When I was five, I moved countries for the first time.
I was born in densely-packed, cosmopolitan Singapore, a city-state that felt such tension between its past and modernization that it tore down historic Chinatown, only to rebuild it as a sanitized version of itself; I took piano lessons at a Yamaha studio full of kids who looked like me, studied Mandarin as a second language (my parents, both ethnically Chinese, spoke English at home), and watched Star Trek on TV. But my father, an engineer, had always wanted to leave the Little Red Dot for what he saw as the freedom and independence of the US, so a job transfer later, we moved to suburban Michigan, settling just outside of Detroit. I experienced snow for the first time. It was white, like my neighbors. It didn’t take long for me to forget all of the Chinese I’d been learning in school.
That initial job turned out to be something of a disappointment, so after a few months we were back in Singapore. Shortly after regaining all of the Chinese language skills I’d lost, we returned to Michigan, this time to stay.
There’s a name for children who spend a large chunk of their early development in a culture other than their parents’: third culture. For those of us who don’t understand “home” as a physical place—the reliability of a physical location feeling too tenuous—home is an abstraction, and “belonging” a myth; we’re simultaneously citizens of nowhere and everywhere, regardless of what’s listed on our passports. But art gave me a metaphorical home. And SF/F fed my imagination, giving me worlds where I could belong, worlds where my outsider status could be strength, not weakness; I devoured stories of hope, of resistance, of realities darker and more broken, realities where the stakes were high but heroes fought to make things right.
When I was six, I entered first grade, a foreigner from halfway around the world with eyes that turned into crescents when I laughed. Starting school in the middle of the year was awkward; I was an intruder, literally an alien (it said so on my immigration papers). Even at that age, the cliques had formed, and there was no space for a kid who didn’t know that pointing with your middle finger was tantamount to swearing (I learned that lesson when the entire class stopped what they were doing to stare). Many of my classmates had history here: their parents, most of whom worked in the auto industry, had attended the same school I now stepped into. They thought Singapore was in China. (They thought geishas were Chinese too.) The local bully pulled at his eyelids and proclaimed that my face looked like it’d been run over by a semi. I didn’t know what a semi was.
I escaped into Star Trek. I was a girl from a conservative church that believed women should cover their heads and stay silent during services, but I imagined myself as Captain Kirk: the hero, the one in charge—the one who would fight, who could snatch victory from defeat. My father looked down on “helpless females”; he was determined that I not be one, which later led to useful things like knowing how to change a tire and less useful things like hating my gender. I managed to make a couple of friends; deciding that merely hanging out was insufficient, I declared that we were a club. I was president.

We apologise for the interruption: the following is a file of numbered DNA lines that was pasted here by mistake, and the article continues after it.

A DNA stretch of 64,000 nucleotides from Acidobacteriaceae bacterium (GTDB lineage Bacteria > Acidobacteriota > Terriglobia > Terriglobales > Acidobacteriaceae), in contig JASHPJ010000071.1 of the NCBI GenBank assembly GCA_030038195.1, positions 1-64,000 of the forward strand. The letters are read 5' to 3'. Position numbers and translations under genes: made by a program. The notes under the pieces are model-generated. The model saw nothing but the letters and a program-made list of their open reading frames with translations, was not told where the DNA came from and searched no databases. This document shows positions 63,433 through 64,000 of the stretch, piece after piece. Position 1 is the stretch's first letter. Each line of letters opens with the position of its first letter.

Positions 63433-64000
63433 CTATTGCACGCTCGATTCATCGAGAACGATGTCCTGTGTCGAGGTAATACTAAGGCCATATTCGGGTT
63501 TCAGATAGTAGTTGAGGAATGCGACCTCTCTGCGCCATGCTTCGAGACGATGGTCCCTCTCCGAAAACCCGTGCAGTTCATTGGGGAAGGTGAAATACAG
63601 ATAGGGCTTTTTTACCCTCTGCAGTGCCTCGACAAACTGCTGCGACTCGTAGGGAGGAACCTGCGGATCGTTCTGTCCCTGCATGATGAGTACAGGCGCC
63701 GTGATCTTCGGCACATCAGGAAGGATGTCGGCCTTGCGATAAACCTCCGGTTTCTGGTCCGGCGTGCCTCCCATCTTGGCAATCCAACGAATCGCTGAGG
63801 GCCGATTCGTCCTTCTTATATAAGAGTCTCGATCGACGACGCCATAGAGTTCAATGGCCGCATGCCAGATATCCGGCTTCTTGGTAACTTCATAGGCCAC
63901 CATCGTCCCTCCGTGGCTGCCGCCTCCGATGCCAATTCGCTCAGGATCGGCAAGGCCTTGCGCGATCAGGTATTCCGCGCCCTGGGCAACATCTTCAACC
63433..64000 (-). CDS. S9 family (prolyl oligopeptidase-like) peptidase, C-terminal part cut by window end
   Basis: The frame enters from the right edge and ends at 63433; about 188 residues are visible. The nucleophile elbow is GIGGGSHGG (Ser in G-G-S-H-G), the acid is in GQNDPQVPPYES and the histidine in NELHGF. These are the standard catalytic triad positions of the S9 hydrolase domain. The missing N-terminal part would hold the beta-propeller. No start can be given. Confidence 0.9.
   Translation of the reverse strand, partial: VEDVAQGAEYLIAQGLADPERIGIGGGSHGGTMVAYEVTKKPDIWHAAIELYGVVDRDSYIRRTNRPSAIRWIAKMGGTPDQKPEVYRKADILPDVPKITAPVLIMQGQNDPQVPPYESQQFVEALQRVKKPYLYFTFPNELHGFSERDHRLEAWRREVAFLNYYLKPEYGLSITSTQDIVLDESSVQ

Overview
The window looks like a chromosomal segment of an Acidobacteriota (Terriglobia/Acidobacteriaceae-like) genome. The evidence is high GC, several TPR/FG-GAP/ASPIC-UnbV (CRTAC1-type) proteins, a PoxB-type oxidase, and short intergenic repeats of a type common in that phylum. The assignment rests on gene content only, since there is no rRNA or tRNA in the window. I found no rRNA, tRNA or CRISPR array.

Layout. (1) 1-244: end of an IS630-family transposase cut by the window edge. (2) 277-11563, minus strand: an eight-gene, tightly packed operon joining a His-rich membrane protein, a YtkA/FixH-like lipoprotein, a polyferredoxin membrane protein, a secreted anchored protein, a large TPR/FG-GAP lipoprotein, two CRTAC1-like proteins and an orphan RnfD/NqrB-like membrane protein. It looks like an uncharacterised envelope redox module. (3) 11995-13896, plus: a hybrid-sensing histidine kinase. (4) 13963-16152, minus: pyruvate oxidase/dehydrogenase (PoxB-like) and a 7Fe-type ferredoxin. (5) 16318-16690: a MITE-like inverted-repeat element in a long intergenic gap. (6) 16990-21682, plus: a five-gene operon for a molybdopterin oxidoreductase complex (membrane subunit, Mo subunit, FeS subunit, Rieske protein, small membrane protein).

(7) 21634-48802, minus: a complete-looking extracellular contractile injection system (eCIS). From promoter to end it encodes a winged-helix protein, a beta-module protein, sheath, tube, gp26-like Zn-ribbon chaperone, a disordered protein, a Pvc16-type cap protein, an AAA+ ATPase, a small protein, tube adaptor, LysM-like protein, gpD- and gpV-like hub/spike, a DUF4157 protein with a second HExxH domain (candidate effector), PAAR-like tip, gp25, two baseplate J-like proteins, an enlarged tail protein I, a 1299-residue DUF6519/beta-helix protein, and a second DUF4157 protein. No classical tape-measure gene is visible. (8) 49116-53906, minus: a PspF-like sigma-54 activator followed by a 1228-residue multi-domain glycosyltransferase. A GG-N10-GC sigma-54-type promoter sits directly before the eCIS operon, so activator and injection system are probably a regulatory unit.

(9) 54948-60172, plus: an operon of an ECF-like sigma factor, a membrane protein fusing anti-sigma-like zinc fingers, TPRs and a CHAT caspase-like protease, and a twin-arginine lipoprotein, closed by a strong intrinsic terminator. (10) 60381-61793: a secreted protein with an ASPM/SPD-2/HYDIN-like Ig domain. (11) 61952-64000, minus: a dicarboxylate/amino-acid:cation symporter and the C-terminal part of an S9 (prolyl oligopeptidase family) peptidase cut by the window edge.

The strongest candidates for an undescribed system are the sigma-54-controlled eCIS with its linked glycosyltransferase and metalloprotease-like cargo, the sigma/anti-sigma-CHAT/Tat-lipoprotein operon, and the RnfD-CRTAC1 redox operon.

There’s a Chinese proverb that says “the nail that sticks out gets hammered down.” Keep quiet. Conform. But my heroes are all nails.
There’s a protest poster with an image of Princess Leia: “A woman’s place is in the resistance.”
When I was eight, I couldn’t understand the dynamics of playground politics, where the popular girls would be friendly one moment only to call you ugly the next, but I could understand the ideas of time travel and warp drive. I couldn’t understand why I was always picked second to last for teams in gym and never picked as a partner (I was a mediocre athlete, but not a terrible one), but I could understand the concept of artificial intelligence. I came home from school most days in tears. I longed for blonde hair and blue eyes; every princess seemed to have them, every heroine. But I was proud of being Chinese.
I kept playing the piano. And lobbied for dance lessons.
My father introduced me to the work of Isaac Asimov; reading became a refuge and a fire for my imagination. (I still cling to physical books—I consider my shelves lined with friends.) I discovered The Hobbit. And Narnia. And Star Trek novels. I hid fiction inside of math textbooks and lived in worlds where courage meant fighting in spite of present fear, where good was not tame, where evil was a temptation—but not an inevitability—for all.
When I was ten, we took a class trip to the high school’s production of A Midsummer Night’s Dream—fantasy, though older and more literary than most of what I consumed. I’d seen plays before, but this time I was so enthralled that after the performance, I ran to the study and found the volume of Shakespeare my parents had bought as part of their Encyclopaedia Britannica set. I pulled off the shrink wrap and read the play I’d just seen; I didn’t want it to end. Just for a while, I wanted to live in the version of reality dominated by faeries and kings. Imagination, again: I’d just learned the stage could be a powerful transporter.
That same year, I went to my first audition: A children’s community theatre was producing a shortened version of Les Miserables. I was cast, and thus began a lifetime of channeling emotions—which I did not trust, because they were not logical—into something where vulnerability was strength, not weakness: Art. I kept playing the piano, and picked up the flute. As I grew older, friends would comment the difference between my melancholy songwriting and my apparently sunny personality; what they didn’t always see was that only in the risks of art did I feel emotionally safe.